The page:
Dec 9, 2013
Kim Jong Un, This One’s for You
Posted on Feb 3, 2012
The structure of Part Two creates remarkable suspense. We get two points of view—the interrogator’s and Ga’s (Jun Do’s)—in separate chapters that proceed chronologically. All well and good, but here’s the killer: Not until the end of the novel do we figure out that the “real time” of the interrogator’s chapters takes place after all the events described in the Ga chapters.
This is narrative as algebra. Here’s the breakdown of the interrogator and Ga sections using the alphabet as a stand-in for time and narrative progression: op ab qr cd st ef uv gh wx ij yz kl mn. Got that?
For the full pleasure of this novel, read it twice—once to feel the full force of bafflement, and the second time, after you know where it’s going, to appreciate its intricate craft.
Mr. Kim, the innovation of this American author is not yet exhausted.
Now we add a third layer of narrative: the storytelling by the loudspeaker, a voice that intervenes throughout the novel. The loudspeaker calls, “Citizens!” and riffs off propaganda so outrageous it seems hyperbolic, though it sounds exactly like North Korea’s 2012 New Year’s message praising the “socialist fairylands” of Pyongyang. After reviewing the story, the loudspeaker then becomes an omniscient author and hilariously moves the action forward.
The tone of the entire book is casual and conversational about horrors, using dark humor to keep us from turning away. The interrogator says: “While we were in college, the big trend was to throw them all into the prison mines, where life expectancy is six months. And of course now organ harvesting is where so many of our subjects meet their end.” Now, though, interrogators settle subjects in “the Q and A chairs, which are amazingly comfortable. We have a contractor in Syria who makes them for us—they’re similar to dental chairs, with baby-blue leather and arm- and headrests.” The chairs are hooked up to a device called the autopilot, “a hands-free piece of electronic wizardry” where “we ramp up the pain to inconceivable levels, a shifting, muscular river of pain. Pain of this nature creates a rift in the identity. … There’s no way around it: to get a new life, you’ve got to trade in your old one.”
One of the novel’s best passages describes how this Orwellian autopilot “works in concert with the mind” in a “dance with identity”:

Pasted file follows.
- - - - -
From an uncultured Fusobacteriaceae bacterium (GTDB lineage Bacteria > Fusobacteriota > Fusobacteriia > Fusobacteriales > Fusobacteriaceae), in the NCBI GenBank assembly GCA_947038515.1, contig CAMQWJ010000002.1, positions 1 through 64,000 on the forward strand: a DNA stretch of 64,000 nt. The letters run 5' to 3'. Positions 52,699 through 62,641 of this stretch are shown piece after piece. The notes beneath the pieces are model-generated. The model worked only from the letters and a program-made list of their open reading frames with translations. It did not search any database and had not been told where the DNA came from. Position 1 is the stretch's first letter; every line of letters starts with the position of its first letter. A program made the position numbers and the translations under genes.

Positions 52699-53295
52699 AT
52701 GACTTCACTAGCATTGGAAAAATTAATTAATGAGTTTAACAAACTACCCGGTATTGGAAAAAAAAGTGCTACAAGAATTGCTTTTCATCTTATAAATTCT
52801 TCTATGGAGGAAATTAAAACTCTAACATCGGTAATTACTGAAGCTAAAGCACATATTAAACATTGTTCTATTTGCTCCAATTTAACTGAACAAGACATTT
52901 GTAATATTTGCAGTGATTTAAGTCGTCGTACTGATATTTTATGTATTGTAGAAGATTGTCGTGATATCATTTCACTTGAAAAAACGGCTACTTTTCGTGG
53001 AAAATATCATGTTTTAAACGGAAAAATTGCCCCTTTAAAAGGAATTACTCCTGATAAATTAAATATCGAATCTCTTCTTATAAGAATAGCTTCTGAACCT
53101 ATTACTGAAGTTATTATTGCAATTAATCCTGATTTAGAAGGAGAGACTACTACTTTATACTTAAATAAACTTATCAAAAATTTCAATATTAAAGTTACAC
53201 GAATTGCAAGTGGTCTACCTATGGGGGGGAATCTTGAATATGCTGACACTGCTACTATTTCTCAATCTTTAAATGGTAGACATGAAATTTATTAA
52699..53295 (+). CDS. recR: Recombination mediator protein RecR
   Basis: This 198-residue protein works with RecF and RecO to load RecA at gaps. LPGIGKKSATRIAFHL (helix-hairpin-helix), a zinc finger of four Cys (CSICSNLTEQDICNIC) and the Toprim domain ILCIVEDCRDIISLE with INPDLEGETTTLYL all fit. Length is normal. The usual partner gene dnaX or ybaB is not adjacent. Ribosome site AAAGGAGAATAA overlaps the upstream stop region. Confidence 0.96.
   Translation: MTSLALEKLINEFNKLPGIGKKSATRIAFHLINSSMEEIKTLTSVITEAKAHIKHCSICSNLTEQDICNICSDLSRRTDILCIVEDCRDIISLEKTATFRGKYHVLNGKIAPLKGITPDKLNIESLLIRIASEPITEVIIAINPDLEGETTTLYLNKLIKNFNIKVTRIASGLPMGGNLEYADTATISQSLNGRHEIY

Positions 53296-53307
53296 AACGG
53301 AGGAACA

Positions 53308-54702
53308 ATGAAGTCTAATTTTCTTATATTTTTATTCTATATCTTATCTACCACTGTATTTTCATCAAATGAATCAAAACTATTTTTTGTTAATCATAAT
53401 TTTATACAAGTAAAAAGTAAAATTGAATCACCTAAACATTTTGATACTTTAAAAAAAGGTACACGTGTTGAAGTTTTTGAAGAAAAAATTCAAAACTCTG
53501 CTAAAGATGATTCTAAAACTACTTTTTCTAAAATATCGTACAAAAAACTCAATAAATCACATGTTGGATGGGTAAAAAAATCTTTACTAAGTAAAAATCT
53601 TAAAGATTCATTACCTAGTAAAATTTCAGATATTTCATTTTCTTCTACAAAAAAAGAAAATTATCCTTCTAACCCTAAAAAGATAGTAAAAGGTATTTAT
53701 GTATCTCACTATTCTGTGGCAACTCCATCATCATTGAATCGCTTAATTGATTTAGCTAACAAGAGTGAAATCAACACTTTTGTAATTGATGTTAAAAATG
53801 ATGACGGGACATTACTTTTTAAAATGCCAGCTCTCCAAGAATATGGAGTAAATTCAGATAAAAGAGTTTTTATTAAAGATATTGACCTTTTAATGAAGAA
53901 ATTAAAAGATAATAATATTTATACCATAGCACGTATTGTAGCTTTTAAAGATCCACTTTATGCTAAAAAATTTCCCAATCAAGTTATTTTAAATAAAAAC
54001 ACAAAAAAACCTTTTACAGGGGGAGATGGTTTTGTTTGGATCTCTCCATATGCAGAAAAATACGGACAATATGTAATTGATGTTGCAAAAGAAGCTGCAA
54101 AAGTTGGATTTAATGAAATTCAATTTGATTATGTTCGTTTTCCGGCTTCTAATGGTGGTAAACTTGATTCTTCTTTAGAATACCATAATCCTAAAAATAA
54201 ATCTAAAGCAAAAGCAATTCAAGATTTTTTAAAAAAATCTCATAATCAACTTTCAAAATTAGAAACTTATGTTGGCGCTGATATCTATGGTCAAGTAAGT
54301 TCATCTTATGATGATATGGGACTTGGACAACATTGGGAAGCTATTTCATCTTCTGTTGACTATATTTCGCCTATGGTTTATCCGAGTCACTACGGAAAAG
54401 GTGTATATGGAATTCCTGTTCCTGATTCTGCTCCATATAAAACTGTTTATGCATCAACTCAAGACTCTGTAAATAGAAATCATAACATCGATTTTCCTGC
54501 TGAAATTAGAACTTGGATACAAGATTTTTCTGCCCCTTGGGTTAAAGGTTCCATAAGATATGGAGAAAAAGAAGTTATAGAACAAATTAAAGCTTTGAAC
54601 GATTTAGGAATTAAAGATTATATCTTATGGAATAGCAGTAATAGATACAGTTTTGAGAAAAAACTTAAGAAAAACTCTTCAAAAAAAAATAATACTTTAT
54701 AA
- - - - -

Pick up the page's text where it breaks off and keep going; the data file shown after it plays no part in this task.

The interrogator adds, “The electricity sometimes gives male subjects tremendous erections, so I’m not convinced the experience is all bad.”
Don’t forget true love. Jun Do, who as Ga is married to Sun Moon, really is in love with her, “a love he’s been saving up for his entire life, and it doesn’t matter that he must make a great journey to her, and it doesn’t matter if their time together is brief, that afterward he might lose her.”
When Jun Do first meets Sun Moon (after assuming Ga’s identity), she’s quite the moody, bourgeois, spoiled film star. But it turns out that Sun Moon, like everyone else in North Korea except perhaps the Dear Leader (as everyone must call Kim Jong Il), is faking it. Sun Moon eventually reveals her true story to Jun Do, crying, “My whole life is a lie. … I must act all the time,” telling how she was plucked from poverty by the Dear Leader himself.
The loudspeaker gets carried away with their growing intimacy. In one over-the-top passage, Jun Do and Sun Moon are visiting the national greenhouses. Here is their first sexual rapprochement. “Commander Ga dripped with sweat, and in his honor, groping stamens emanated their scent in clouds of sweet spoor that coated our lovers’ bodies with the sticky seed of socialism. Sun Moon offered her Juche to him, and he gave her all he had of Songun policy. At length, in depth, their spirited exchange culminated in a mutual exclaim of Party understanding.”
A lot more happens as the novel moves toward its own climax. Questions of identity and storytelling continue to refract all over the place. I’ll say only this: Appearing throughout the book is a DVD of “Casablanca.” If you know the story in that film, that’s the most important clue you’ll get about how “The Orphan Master’s Son” ends.
Back to you, Mr. Kim. On the Amazon website—I suppose you’re one of the few North Koreans online—the author has provided a helpful kind of Cliffs Notes. Johnson describes his fascination with how your government “prescribes an official narrative to an entire people.” He notes that though this official story is “a complete fiction,” every citizen is “forced to become a character whose motivations, desires and fears were dictated by this script.” Your labor camps are filled with those “who hadn’t played their parts.”
Mr. Kim, do you believe the lies told by Dear Leader Dad? Will you continue to spout those lies? And if you do, will that be a conscious act of cruelty and power—or sheer self-delusion?
Bertrand Russell—did you read him at school in Switzerland, Mr. Kim?—wrote, “No satisfaction based upon self-deception is solid, and however unpleasant the truth may be, it is better to face it once and for all.”
Dear Supreme Commander, start by procuring this book.
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